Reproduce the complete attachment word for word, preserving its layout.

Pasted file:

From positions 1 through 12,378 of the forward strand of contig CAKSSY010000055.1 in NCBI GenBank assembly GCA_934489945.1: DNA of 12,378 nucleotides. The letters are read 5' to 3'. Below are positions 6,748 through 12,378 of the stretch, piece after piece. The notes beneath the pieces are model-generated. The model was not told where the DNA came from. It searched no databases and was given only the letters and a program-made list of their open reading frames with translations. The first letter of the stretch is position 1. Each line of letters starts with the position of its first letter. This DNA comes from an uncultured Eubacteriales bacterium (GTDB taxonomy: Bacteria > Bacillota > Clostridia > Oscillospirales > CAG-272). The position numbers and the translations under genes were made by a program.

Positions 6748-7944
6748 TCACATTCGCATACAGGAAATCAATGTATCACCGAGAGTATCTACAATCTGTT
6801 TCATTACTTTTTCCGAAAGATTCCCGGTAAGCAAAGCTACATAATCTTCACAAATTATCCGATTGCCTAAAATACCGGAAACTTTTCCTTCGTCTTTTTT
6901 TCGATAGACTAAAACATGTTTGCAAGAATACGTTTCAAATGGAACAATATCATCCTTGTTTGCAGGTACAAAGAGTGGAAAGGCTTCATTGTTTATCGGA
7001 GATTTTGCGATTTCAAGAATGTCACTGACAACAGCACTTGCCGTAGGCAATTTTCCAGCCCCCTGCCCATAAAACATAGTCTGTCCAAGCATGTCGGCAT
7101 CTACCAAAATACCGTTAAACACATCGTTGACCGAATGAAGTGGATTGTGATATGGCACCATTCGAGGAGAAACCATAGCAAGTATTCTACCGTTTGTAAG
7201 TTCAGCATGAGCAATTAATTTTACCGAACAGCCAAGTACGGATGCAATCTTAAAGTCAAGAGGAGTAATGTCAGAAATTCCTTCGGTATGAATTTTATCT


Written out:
From positions 1 through 12,378 of the forward strand of contig CAKSSY010000055.1 in NCBI GenBank assembly GCA_934489945.1: DNA of 12,378 nucleotides. The letters are read 5' to 3'. Below are positions 6,748 through 12,378 of the stretch, piece after piece. The notes beneath the pieces are model-generated. The model was not told where the DNA came from. It searched no databases and was given only the letters and a program-made list of their open reading frames with translations. The first letter of the stretch is position 1. Each line of letters starts with the position of its first letter. This DNA comes from an uncultured Eubacteriales bacterium (GTDB taxonomy: Bacteria > Bacillota > Clostridia > Oscillospirales > CAG-272). The position numbers and the translations under genes were made by a program.

Positions 6748-7944
6748 TCACATTCGCATACAGGAAATCAATGTATCACCGAGAGTATCTACAATCTGTT
6801 TCATTACTTTTTCCGAAAGATTCCCGGTAAGCAAAGCTACATAATCTTCACAAATTATCCGATTGCCTAAAATACCGGAAACTTTTCCTTCGTCTTTTTT
6901 TCGATAGACTAAAACATGTTTGCAAGAATACGTTTCAAATGGAACAATATCATCCTTGTTTGCAGGTACAAAGAGTGGAAAGGCTTCATTGTTTATCGGA
7001 GATTTTGCGATTTCAAGAATGTCACTGACAACAGCACTTGCCGTAGGCAATTTTCCAGCCCCCTGCCCATAAAACATAGTCTGTCCAAGCATGTCGGCAT
7101 CTACCAAAATACCGTTAAACACATCGTTGACCGAATGAAGTGGATTGTGATATGGCACCATTCGAGGAGAAACCATAGCAAGTATTCTACCGTTTGTAAG
7201 TTCAGCATGAGCAATTAATTTTACCGAACAGCCAAGTACGGATGCAATCTTAAAGTCAAGAGGAGTAATGTCAGAAATTCCTTCGGTATGAATTTTATCT